Business Today

Simply The Best

Team BT | Print Edition: Dec 9, 2012

Some banks have found ways to grow while preserving or even improving the quality of their assets and service.

Aditya Puri, MD, HDFC Bank (Photo: Nishikant Gamre)

Rock Solid

Quality of Assets (Large Banks)

Deterioration in asset quality is a common pitfall of rapid growth for banks, and something 18-year-old HDFC Bank has managed to avoid. Its net revenues grew at a compound annual rate of some 29 per cent over the past five years, yet its asset quality is the highest in the industry.

New banks were set up in the private sector after the 1993 guidelines, and two new banks after the 2001 revised guidelines.

For instance, its net NPAs (percentage of bad loans to total loans) is 0.18 per cent - the lowest among 24 banks with a balance sheet of over Rs 1 trillion (a trillion equals 100,000 crore). Executive Director Paresh Sukthankar says this is due to a diversified loan portfolio: retail accounts for 53 per cent of advances, and wholesale corporate, 47 per cent.

"We try and maintain a diversified portfolio," he says. "A few years ago, everybody was gung-ho about infrastructure and power... but our exposure to power has been around two per cent of the total loan book, compared to the industry average of six to seven per cent."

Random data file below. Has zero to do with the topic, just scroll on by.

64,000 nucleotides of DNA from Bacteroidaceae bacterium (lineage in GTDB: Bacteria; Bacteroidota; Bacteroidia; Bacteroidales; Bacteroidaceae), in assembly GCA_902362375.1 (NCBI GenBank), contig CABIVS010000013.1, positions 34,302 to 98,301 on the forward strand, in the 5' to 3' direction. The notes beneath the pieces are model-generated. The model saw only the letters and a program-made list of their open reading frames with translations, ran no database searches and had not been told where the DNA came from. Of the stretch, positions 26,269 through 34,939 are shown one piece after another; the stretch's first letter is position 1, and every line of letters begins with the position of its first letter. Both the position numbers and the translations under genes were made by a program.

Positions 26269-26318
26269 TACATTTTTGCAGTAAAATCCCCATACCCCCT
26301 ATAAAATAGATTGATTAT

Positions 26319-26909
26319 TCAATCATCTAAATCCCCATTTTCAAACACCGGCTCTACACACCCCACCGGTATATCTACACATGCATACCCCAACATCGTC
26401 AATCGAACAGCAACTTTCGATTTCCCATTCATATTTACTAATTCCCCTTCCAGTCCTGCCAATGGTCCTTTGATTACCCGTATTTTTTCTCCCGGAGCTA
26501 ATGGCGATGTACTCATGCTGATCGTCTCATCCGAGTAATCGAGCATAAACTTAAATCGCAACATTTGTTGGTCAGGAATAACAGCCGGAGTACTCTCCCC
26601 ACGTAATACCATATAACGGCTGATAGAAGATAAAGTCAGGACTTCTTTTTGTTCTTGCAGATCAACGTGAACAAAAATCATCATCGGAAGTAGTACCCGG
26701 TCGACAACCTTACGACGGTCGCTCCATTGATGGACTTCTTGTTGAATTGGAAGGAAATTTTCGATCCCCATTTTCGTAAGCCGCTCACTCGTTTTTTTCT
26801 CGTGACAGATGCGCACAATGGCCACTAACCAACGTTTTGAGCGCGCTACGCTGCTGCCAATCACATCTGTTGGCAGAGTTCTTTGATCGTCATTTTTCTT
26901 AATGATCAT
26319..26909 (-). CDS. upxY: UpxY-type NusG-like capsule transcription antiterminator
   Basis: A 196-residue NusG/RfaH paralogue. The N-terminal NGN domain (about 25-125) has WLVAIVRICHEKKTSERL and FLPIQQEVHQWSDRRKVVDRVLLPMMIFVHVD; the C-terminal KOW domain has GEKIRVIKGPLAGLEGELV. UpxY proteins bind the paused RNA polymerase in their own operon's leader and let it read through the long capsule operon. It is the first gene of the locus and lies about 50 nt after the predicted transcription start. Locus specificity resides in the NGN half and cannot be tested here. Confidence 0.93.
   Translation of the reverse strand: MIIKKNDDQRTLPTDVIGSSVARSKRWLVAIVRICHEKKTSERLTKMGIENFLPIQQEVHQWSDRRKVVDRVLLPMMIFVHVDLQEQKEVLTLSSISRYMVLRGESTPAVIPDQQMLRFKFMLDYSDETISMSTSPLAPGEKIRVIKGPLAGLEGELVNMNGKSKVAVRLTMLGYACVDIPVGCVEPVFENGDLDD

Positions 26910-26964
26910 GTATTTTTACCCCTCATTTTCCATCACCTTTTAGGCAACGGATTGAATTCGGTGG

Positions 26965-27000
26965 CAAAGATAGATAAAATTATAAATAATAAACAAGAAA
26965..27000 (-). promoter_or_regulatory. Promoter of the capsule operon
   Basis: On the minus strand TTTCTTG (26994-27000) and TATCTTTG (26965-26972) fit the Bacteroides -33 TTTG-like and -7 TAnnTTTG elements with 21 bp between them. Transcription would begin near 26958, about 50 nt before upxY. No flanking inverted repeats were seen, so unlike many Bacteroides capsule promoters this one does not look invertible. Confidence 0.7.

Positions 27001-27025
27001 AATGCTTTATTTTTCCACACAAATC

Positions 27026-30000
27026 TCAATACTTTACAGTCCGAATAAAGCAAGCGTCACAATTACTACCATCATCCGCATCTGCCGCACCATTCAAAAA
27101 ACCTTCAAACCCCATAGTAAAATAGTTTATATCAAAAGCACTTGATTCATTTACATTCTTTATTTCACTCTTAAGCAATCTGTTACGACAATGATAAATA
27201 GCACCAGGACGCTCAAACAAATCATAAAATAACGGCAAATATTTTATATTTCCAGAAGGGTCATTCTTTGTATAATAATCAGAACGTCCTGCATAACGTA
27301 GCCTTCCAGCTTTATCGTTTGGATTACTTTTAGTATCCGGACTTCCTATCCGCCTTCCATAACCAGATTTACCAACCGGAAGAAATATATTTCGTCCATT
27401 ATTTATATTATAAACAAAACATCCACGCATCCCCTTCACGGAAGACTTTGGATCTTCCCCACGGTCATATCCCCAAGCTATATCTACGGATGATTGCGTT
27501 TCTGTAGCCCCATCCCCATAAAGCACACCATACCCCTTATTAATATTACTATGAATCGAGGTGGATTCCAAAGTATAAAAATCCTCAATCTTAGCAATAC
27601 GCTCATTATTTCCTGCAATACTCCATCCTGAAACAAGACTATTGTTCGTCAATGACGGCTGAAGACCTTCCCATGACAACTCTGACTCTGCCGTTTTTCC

With the economic slowdown and problems in sectors such as power, many companies have restructured their debt in recent years. HDFC Bank's restructured assets are 0.09 per cent of its total loans. It is six to 10 per cent for public sector banks. Sukthankar says NPA levels could "normalise", meaning they could rise to the bank's 15-year historical range of 1.3 to 1.5 per cent. Kotak Securities analyst Saday Sinha says the bank's provision coverage ratio is a "healthy" 82 per cent, and cushions future earnings from deterioration in asset quality.


Shikha Sharma, MD and CEO, Axis Bank (PHOTO: Rachit Goswami)

Steady but Not Slow

Consistent Performer (Large Banks)

India's Best Banks 2012
Nearly 94 per cent of Axis Bank's revenue is from interest and fee income. On both fronts, Axis is ahead of its peers. At 28 per cent, average growth in loans and advances is the highest among large banks (balance sheet over Rs 1 trillion) in the past three years. This means the bank increased its net interest income (the difference between interest income from loans and interest expense on deposits). Average fee income grew at a compound annual rate of 27 per cent over three years. Large and mid-size companies account for 53 per cent of Axis Bank's loan portfolio. To balance this, it is trying to increase retail loans.